Jindal ‘91.5 is first non-white La. governor

By
Tuesday, October 23, 2007

Correction appended.

U.S. Rep. Bobby Jindal ‘91.5, R-La., was elected governor of Louisiana Saturday with 54 percent of the vote in an open primary. A former Rhodes Scholar, consultant and congressman, Jindal is the first American of Indian descent elected to a gubernatorial position.

He is also the first to win an open seat outright in Louisiana since 1975, when the state adopted a unique electoral system in which all candidates run against each other in a primary regardless of party. If no candidate garners over 50 percent of the vote, the top two candidates will continue to a run-off.

Jindal’s main competitors in the race were Walter Boasso, a state senator who switched from the Republican to Democratic party in order to run, and businessman John Georges, who also left the Republican Party to run as an independent. With all precincts reporting, Boasso made the strongest showing among Jindal’s competitors, with 17 percent of the vote.

Jindal will be Louisiana’s first non-white governor since Pinckney Benton Stewart Pinchback, a black man who held the position for several weeks in 1872 and 1873.

At only 36 years old, Jindal will be the youngest governor in the nation when he takes office in January 2008.

In 2003, Jindal ran for governor but lost to Democrat Kathleen Blanco, who decided not to run for re-election this year after she was widely criticized for her handling of post-Hurricane Katrina rebuilding efforts. Katrina also cast a wide shadow on the race in the form of the state’s voting population. The total number of voters dropped from 1.4 million in the 2003 gubernatorial race to 1.3 million this year, including a drop from 121,841 to 75,880 voters in New Orleans alone, the New Orleans Times-Picayune reported Oct. 21.

Jindal’s victory speech was a message of optimism and change. “I’m asking you to believe that we can turn our state around,” Jindal said in a transcript posted on his campaign Web site. “I’m asking you to give Louisiana another chance.”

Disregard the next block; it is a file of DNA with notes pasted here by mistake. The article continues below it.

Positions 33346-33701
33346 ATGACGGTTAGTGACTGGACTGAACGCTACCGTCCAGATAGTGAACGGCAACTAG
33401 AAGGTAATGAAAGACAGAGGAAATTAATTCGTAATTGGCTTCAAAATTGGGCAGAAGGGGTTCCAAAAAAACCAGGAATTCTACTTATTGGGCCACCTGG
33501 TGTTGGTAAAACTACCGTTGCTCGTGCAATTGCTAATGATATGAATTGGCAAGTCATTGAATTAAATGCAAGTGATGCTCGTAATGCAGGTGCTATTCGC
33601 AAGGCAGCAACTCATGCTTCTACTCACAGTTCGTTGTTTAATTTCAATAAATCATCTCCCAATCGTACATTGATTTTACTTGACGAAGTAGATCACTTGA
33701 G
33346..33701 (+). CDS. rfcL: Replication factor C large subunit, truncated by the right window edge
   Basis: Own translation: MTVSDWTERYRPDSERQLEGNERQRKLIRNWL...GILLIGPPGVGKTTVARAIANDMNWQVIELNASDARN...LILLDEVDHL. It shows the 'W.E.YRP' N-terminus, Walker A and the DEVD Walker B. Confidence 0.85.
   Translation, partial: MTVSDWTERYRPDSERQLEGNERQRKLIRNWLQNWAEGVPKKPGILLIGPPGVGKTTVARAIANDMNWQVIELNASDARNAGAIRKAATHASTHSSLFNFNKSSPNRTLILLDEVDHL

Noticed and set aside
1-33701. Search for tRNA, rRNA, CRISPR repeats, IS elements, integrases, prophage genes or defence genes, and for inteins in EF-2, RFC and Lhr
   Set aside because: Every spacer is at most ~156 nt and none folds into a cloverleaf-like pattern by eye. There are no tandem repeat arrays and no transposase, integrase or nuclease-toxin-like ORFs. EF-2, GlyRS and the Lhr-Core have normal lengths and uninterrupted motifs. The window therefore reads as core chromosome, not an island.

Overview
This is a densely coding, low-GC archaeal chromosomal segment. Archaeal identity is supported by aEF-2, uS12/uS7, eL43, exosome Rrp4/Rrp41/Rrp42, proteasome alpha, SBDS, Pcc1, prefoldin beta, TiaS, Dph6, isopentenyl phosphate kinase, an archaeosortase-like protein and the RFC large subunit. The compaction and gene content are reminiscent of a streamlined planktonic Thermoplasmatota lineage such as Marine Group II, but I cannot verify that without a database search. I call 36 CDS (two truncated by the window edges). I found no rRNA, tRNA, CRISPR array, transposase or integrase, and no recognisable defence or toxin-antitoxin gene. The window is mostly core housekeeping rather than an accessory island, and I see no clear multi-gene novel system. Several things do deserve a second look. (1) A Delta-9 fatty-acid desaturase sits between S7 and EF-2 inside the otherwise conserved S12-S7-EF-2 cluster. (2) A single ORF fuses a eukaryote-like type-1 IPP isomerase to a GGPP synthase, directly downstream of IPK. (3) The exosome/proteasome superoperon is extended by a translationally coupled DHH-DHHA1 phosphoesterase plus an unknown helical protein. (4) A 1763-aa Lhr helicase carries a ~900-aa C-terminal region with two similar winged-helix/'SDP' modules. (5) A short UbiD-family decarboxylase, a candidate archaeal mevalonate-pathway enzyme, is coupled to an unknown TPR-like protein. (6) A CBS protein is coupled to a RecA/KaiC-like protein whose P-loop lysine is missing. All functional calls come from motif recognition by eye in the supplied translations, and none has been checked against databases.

Jindal’s first measure will be to pass “real ethics reform with real teeth,” he said in his speech, aimed at corruption in Louisiana’s government. He also ran on a platform of hurricane recovery, health care, economic reform, education, crime and spending.

Jindal’s parents were immigrants from India who came to Louisiana so Jindal’s mother could attend Louisiana State University. Jindal’s father was the only child of nine in his family to attend high school. In his victory speech, Jindal said his parents “found the American Dream to be alive and well right here in Louisiana.”

Jindal’s parents originally named him Piyush, but as a young child he watched the television show “The Brady Bunch” and changed his name to that of the youngest Brady boy, according to an Oct. 21 article in the Washington Post.

At Brown, Jindal was admitted to the Program in Liberal Medical Education, but he decided to concentrate in biology and public policy instead.

“It was a tradeoff because as a politician I wouldn’t be able to impact people directly like I could as a doctor, but I knew my policies could affect many people every day indirectly,” Jindal told The Herald in 2006. Jindal was the president of the College Republicans while on campus.

After graduating from Brown, he attended Oxford University as a Rhodes Scholar. Jindal was appointed secretary of the Louisiana Department of Health and Hospitals in 1996, executive director of the National Bipartisan Commission on the Future of Medicare in 1998 and president of the University of Louisiana System in 1999. From 2001 to 2003, he served in the Bush administration as assistant secretary for planning and evaluation of heath and human services.

After his failed bid for governor in 2003, Jindal was elected the next year to Congress as the representative from Louisiana’s 1st District. He was re-elected in 2006.

A headline in Monday’s Herald (“Jindal ‘91.5 is first non-white La. gov,” Oct. 22) imprecisely described the historical significance of Jindal’s election. Jindal is the first non-white Louisiana governor elected in modern history. Pinckney Benton Stewart Pinchback, a black man, was briefly governor of Louisiana during Reconstruction in 1872 and 1873.